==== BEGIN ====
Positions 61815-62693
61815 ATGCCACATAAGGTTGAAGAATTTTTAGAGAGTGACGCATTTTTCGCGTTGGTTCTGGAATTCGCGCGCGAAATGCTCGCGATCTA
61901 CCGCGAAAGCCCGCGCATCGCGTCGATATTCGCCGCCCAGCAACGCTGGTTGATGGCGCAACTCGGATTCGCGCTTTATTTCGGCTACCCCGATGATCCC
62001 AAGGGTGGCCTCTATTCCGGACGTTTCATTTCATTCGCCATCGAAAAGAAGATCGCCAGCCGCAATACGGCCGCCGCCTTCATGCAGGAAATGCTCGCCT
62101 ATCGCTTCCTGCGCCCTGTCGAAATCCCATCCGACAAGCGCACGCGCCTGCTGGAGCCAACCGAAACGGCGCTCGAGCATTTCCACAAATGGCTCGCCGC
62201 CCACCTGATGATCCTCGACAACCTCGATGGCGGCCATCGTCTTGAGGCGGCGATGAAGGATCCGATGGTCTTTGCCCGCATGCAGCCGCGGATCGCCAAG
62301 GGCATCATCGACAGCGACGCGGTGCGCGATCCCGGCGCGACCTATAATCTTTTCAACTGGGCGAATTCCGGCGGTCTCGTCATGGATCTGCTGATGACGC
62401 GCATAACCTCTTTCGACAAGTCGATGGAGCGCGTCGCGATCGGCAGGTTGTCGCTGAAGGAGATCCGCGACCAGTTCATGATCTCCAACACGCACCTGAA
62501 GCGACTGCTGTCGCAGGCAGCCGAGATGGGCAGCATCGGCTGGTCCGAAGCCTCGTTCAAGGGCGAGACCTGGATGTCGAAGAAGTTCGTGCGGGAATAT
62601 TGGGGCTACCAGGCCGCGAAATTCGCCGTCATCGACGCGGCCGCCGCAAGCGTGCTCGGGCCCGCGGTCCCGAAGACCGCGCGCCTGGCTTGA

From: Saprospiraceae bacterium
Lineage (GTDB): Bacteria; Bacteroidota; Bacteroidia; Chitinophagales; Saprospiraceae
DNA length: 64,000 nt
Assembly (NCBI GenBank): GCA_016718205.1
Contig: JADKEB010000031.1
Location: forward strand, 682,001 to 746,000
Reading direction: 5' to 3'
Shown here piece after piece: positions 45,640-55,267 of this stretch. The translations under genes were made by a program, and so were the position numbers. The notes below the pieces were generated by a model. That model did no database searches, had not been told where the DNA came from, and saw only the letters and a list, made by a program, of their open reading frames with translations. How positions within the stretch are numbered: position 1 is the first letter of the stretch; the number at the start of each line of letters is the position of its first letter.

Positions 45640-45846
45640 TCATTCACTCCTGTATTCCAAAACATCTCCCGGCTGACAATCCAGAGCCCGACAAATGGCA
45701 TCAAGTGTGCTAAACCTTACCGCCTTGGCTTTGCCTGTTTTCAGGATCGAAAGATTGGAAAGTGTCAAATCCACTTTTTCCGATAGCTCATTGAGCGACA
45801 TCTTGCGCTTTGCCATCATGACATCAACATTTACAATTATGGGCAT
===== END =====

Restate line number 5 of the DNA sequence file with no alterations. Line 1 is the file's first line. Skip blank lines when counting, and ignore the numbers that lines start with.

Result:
62101 ATCGCTTCCTGCGCCCTGTCGAAATCCCATCCGACAAGCGCACGCGCCTGCTGGAGCCAACCGAAACGGCGCTCGAGCATTTCCACAAATGGCTCGCCGC